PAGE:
The Creepypasta Collection: Modern Urban Legends You Can’t Unread (7.5 out of 10) – compiled by MrCreepyPasta – Published by Adams Media – Paperback, 301 pages – 09.02.16 - $12.00
Internet culture and social media has had an intriguing impact on the world of oral tradition and urban legends. Before everything was so connected, these tales were often circulated through advice columns or by bored parents who secretly wished that they were living inside a horror film. Now that so much of our entertainment is predicated upon our connectivity to the internet, and we still have an inborn desire to freak ourselves out, the floodgates to the world of creepypastas have been opened.
For those unfamiliar with this term, creepypasta is a broad term that describes horror stories and legends that users post online, many of which are uploaded with statements of their validity—I swear this is real! or Whatever you do, don’t try this ritual at home! If you’ve heard of Slenderman, you’ve heard of creepypasta. Perhaps the most popular place for these terrifying, bite-sized tales of serial killers and supernatural occurrences is creepypasta.com, which has recently released a collection of short stories culled from some well-known creepypasta contributors and up and coming horror authors.
Like most anthologies, “The Creepypasta Collection” has its hits and misses, but the most fascinating thing about all of the stories contained herein is how steeped they are in the digital culture, often spinning yarns about how this seemingly normal entity called the internet is now a possible instrument of demented happenstance. For example, “Picture This,” by Vincent V. Cava chronicles the obsessive dangers of internet trolling—it’s a bit far-fetched, but the story’s implications about the duality that exists between who people are in real life and who they are online is very pertinent to today’s internet culture.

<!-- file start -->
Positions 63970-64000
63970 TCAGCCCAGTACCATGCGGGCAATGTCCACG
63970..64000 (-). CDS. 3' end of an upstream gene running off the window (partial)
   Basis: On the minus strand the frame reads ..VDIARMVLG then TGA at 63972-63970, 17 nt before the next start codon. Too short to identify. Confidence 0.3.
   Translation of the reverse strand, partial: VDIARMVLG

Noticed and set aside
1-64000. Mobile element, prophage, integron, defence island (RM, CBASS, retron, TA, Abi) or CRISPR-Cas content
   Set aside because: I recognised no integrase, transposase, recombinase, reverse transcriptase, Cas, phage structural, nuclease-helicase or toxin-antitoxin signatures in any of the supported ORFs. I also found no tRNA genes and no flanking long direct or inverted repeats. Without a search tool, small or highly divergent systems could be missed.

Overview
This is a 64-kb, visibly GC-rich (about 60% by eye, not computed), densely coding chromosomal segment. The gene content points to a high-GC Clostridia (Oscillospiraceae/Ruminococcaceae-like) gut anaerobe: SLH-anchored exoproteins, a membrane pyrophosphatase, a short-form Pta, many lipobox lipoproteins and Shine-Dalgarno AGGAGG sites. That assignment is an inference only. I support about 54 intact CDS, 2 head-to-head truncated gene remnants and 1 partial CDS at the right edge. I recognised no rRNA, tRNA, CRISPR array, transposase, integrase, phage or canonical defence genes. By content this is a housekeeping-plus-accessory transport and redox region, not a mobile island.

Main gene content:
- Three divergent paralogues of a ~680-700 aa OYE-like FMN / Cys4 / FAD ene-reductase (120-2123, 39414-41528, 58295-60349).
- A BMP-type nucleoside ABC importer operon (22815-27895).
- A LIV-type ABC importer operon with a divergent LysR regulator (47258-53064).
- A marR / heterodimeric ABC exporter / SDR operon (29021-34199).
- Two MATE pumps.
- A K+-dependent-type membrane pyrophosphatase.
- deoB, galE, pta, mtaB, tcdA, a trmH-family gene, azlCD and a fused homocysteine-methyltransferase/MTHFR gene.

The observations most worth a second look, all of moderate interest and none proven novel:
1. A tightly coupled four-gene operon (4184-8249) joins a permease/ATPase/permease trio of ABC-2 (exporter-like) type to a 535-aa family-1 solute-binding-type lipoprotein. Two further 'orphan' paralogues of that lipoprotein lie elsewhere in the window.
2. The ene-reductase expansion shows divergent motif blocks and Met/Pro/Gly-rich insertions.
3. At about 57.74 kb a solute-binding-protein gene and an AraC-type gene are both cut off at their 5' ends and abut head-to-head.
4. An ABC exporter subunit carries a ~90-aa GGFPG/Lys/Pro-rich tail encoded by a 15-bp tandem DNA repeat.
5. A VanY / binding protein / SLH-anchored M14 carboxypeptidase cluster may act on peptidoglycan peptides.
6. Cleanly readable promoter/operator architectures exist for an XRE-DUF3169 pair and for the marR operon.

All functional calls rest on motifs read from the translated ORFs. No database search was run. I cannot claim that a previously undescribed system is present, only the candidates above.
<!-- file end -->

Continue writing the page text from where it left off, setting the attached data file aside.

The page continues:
Then there are some throwbacks to classic splatter horror and Lovecraftian insanity like “Creeping Crimson” by Michael Marks and “The Horror from the Vault” by Isaac Boissoneau. “Crimson” is a visceral stack of horror archetypes that I absolutely love—old hotels, strangers who find themselves in peril together, ritual sacrifice and incomprehensible monsters. On top of that, it’s a great look at the lengths that families will go to protect one another—even when a surging mass of red goo is at the door. “Vault,” with its nods to gothic horror and madness, feels a bit old school in this anthology, but that’s one reason that it stood out to me—it was a nice break amid the tales of internet treachery.
Stories about mental illness have always been a goldmine for horror authors, and this anthology has a few gems that take deep, gory dives into the realities of depression and psychosis. For straight up, stomach turning gore, “Licks from a Bear” by Max Lobdell is a journalized trip into self-mutilation, “Depression is a Demon” by Goldc01n personifies suicidal thoughts as the demonic entities that they really are, and “Teeny Tiny,” also by Lobdell, is a truly frightening look at the wreckage of an eating disorder.
All in all, “The Creepypasta Collection” is a great collection of horror stories with a modern flair, and it’s perfect for the upcoming Halloween season.